Social Change

Spiritual freedom

Children should be provided spiritual education from a very small age. If you can, teach them the Bhagavad Gita and Ramayana, the government cannot have any say in that. Today educationists say that until the places of education provide spiritual training from a tender age, the society will not reform, because reforming society means reforming the individual. Until the individual is balanced, society cannot be balanced. There is nothing called ‘society’; a collection of individuals is society. What is the definition of society, or of country? It is the individual, you and I, who can be defined. You are a person and I am a person, we can be defined; a country cannot be defined. Fifty years ago India included Pakistan; today India does not consist of Pakistan. There is no definition of country, and there is no definition of society. Therefore, every individual should be free to pick whatever religion they wish to pick.

If I want to teach Koran in school, there should be facility for that and if I want to teach or study the Bible, there should be facility for that also. If we want to pray to Hanumanji, there should be facility for that in the school. But it is wrong to say that the entire population of India should be taught only the Hanuman Chalisa, or the Bible or the Koran. This is not realism, this is not right. There should be freedom of religion because all religions say the same thing about God. The only difference is that one performs last rites through cremation, another through burial. There is difference in wedding ceremonies, in clothes, language, social systems, but there is no difference in the subject of God. Religion is related to God, customs are a social matter.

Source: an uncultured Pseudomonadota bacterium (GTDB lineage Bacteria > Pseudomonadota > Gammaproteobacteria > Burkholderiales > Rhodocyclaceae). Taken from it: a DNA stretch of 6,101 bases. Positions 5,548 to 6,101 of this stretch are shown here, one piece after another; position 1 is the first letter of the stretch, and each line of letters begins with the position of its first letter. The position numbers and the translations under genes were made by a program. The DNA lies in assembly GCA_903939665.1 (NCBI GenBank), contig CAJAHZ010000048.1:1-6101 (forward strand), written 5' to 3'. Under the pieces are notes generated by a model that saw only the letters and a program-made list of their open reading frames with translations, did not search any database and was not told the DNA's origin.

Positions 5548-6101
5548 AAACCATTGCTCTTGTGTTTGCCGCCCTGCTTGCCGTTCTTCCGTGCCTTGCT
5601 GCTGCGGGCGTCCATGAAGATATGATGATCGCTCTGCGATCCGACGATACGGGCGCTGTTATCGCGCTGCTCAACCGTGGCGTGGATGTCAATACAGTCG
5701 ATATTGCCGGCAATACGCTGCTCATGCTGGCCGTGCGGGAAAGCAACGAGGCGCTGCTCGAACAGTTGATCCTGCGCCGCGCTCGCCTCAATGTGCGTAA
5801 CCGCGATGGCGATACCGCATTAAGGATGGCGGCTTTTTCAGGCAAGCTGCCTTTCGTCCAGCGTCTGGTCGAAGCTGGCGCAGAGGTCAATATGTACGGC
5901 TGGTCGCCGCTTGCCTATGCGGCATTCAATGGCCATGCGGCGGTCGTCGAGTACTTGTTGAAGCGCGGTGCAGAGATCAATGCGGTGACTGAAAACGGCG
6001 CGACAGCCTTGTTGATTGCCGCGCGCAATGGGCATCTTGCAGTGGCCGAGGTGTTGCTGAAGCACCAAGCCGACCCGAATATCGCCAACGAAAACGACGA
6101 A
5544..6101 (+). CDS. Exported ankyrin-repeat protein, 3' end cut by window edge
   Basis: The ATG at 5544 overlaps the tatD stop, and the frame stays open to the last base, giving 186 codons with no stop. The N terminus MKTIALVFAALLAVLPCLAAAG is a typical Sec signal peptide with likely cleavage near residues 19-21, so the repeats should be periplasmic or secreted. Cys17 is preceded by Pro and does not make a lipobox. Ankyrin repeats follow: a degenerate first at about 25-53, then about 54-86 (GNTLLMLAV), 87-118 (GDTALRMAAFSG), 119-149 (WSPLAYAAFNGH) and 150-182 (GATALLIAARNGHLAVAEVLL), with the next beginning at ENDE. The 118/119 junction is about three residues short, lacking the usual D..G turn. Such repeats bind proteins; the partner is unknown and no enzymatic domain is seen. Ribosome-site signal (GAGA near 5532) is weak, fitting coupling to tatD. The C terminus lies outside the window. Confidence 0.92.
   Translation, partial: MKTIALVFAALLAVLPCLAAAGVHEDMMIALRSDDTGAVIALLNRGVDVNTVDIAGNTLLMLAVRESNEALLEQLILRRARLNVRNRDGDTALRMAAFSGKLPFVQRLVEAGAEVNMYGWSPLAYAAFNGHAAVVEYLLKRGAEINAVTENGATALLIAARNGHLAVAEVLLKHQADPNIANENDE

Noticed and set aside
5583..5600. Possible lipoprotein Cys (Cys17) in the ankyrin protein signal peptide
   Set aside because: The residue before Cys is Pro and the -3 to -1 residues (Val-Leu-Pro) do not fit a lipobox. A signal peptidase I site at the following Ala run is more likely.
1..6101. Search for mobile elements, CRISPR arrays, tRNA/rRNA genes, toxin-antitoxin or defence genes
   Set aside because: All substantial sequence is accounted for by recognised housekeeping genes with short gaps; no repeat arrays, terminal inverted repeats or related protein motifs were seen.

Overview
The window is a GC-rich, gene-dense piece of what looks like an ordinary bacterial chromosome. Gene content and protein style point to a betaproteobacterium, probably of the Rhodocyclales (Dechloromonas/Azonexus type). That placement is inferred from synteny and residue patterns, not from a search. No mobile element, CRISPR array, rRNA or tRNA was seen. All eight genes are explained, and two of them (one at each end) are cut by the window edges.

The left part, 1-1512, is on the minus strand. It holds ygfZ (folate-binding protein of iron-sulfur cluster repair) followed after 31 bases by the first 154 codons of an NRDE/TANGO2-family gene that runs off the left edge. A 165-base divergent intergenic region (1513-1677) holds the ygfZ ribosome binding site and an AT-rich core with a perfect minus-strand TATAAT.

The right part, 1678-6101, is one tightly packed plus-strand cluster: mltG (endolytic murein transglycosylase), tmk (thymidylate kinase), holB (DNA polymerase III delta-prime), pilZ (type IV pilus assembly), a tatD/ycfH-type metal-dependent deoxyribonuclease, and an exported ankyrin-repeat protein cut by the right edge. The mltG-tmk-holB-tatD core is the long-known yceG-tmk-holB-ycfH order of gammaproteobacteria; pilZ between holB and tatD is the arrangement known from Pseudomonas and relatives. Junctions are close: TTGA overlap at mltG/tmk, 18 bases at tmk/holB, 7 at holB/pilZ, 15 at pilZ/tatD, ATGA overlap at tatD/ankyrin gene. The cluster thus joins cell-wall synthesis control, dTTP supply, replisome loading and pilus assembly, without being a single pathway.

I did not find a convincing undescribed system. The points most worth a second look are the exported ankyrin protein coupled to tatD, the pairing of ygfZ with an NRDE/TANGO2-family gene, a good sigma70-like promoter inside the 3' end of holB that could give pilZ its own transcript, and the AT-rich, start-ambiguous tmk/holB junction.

There is freedom of religion in India and this is not a fact of today. We read that in the very basis of Indian culture lies freedom of religion. No ruler is allowed to interfere in your religious preference. The king cannot dictate how you perform your worship. There has always been freedom of religion in this country, and if a king or any other authority has tried to enforce religion upon people, it has been strongly opposed. It is not the same in other countries. It is essential that all religions sympathize with each other, help each other. No one should think that only one religion should prevail. How is it possible that there will be only one road to Deoghar?

Beyond insularity

The mode of thinking in India is: if we throw someone out, they will find shelter in another house. The society that is insecure remains fearful. It is afraid of foreigners. And the society that is safe is fearless and unafraid of foreigners. We are not afraid. Historically, in every city of India from Kashmir to Kanya Kumari and from Arunachal to Kuchh, people of many different races have lived together. They have come from different places, speak different languages, follow different cultures and systems, and they have been living there for thousands of years. Under such circumstances, this country has become used to diversity.